5 Water-Safety Tips For Your Summer Holidays

water-safety tips for families for summer holidaysWith warmer weather and school holidays on the horizon, most families have already started planning their summer trips. More likely you will be spending your summer break somewhere warm with an easy access to a nice swimming pool or sandy beaches or a lake or river-your family will be around water.

Water is fun and most kids would love to splash around and play in water. But, every year, many people including children put themselves at risk of drowning by ignoring the basic water safety rules. Royal Life Saving Society says around 400 people needlessly drown in the UK every year and thousands more suffer injury, some life changing, through near-drowning experiences.

Regardless of the location, the same water safety rules apply. So, here are our top five tips for keeping your family safe, when you are in, on or beside water:

  1.  Always stay close to children

    • Stay close to your child specially if there are no lifeguards.
    • Even if your child can swim in indoor swimming pools confidently, you still have to closely supervise your child in and around open water.
      • Sometimes it is difficult to estimate depth of water and it is much harder and more tiring to swim in cold water.
      • When you are in and around open water, there may be hidden currents which could easily pull children away from the safe areas so, be vigilant.

  2. Always swim together. Even very confident adult swimmers shouldn’t be swimming on their own.

  3. Pay close attention to the signs and water safety flags

  4. Learn what to do when you see a struggling swimmer

    Although it is a natural reaction to help another person who is in danger, it is important to stay mindful about how you should be helping a distressed or tired or a weak swimmer without putting yourself at risk.

distressed swimmer

  • If you see someone in difficulty, tell somebody, preferably a Lifeguard if there is one nearby.
  • If there is no lifeguard, you may be able to help yourself but, you should only offer help if you know what to do in an emergency.
  • You should never approach a person who is struggling or distressed in water if you don’t know what to do and specially if you are not a confident swimmer yourself. You can put yourself also at risk in water by trying to help another person.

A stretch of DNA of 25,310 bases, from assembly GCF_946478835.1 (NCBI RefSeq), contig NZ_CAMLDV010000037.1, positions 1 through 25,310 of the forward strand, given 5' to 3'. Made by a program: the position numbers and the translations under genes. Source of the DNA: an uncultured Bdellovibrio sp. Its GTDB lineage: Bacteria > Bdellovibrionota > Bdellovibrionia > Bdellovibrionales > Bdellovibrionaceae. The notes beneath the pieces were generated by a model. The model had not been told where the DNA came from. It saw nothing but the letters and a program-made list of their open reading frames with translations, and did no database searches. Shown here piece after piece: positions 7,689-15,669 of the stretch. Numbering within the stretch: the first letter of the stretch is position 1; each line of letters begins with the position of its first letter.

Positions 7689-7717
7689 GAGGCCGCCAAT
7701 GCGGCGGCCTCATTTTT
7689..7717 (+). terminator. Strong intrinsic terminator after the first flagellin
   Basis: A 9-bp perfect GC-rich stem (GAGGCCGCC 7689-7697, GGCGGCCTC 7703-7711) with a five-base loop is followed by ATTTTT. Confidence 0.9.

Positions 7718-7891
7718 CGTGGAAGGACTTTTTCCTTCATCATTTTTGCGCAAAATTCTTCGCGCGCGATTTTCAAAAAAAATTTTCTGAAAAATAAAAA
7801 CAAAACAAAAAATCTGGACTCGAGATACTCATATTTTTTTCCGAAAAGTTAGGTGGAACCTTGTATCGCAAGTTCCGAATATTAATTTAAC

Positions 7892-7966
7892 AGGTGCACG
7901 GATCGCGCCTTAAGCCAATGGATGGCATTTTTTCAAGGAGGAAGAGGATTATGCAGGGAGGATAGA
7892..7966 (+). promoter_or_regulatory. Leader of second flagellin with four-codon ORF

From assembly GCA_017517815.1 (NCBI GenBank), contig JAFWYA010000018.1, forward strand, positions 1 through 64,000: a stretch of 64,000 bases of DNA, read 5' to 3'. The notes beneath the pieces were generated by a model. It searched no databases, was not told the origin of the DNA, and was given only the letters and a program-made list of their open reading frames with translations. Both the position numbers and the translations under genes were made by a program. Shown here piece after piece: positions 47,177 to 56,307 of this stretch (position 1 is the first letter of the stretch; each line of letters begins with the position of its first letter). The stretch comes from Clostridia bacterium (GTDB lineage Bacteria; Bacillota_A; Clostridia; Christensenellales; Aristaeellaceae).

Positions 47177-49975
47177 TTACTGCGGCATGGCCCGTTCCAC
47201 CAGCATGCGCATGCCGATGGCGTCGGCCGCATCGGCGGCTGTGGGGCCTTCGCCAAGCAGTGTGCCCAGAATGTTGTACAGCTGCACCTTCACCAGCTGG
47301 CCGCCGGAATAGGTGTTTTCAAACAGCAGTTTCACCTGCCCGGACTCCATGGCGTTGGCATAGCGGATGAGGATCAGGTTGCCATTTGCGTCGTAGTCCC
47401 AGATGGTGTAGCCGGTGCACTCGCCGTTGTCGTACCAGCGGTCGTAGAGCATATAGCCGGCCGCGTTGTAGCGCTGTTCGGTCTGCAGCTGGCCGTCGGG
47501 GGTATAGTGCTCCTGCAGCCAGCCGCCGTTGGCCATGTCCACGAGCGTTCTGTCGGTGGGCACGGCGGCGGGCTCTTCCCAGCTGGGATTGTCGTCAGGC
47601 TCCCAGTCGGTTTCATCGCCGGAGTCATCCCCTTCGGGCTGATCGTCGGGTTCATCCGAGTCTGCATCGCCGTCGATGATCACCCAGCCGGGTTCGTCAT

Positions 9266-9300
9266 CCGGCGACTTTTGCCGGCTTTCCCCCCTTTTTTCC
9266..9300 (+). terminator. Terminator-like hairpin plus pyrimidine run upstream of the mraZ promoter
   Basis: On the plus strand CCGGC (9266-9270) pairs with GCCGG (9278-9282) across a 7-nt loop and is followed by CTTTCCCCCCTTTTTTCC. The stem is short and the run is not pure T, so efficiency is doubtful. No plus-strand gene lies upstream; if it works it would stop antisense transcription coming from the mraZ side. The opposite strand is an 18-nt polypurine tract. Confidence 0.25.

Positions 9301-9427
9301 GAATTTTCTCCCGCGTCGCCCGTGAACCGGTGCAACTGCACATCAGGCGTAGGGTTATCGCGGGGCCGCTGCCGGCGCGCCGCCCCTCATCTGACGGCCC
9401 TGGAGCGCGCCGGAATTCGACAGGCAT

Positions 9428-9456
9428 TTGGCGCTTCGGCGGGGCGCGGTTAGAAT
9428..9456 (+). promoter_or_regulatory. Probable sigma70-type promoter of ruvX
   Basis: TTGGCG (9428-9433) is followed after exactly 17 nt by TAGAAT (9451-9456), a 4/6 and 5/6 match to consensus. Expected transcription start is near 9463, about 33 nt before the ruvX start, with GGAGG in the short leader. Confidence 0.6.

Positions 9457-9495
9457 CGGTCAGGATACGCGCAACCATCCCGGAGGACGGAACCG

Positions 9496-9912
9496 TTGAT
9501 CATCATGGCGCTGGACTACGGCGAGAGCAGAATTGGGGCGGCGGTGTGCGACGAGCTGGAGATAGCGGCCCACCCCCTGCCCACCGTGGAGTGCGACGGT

• Tell your children to stay away from an adult or a child who is struggling in water. Educate them not to get close and just shout for help if they see a distressed swimmer.
  • lifesaving and water-safety signsNever offer your hand or leg to a struggling or distressed swimmer, as he/she can easily pull you under the water and put you at risk. If you are in dry-land, use ‘Reach to Rescue’ technique by offering an object (like a stick or a shirt) to a struggling swimmer as you are securely laying on the ground.
  • If you don’t know what to do and no help is nearby, go to the nearest telephone, dial 999, ask for the Police at inland water sites and the Coastguard at the beach.

And our final tip is,…Learn to Swim

  • Ensure that you and your family can swim and are water-confident. Ability to do the basic water safety skills like swimming with your clothes on is a must- clothes influence your swimming ability a lot. You can see an example of how we practice important water-safety and personal survival skills in our swimming lessons.

  • Enrol your child in swimming lessons. Scientific studies have shown participation in formal swimming lessons can reduce the risk of drowning by 88% in the 1- to 4-year-old children.

A swimming teacher teaching private lesson at Blue Wave Swim SchoolEnquire About Our Lessons

Although swimming lessons cannot provide an absolute ‘drown-proof’ level of protection, they will greatly affect your children survival chances and equip them with a positive lifelong skill.

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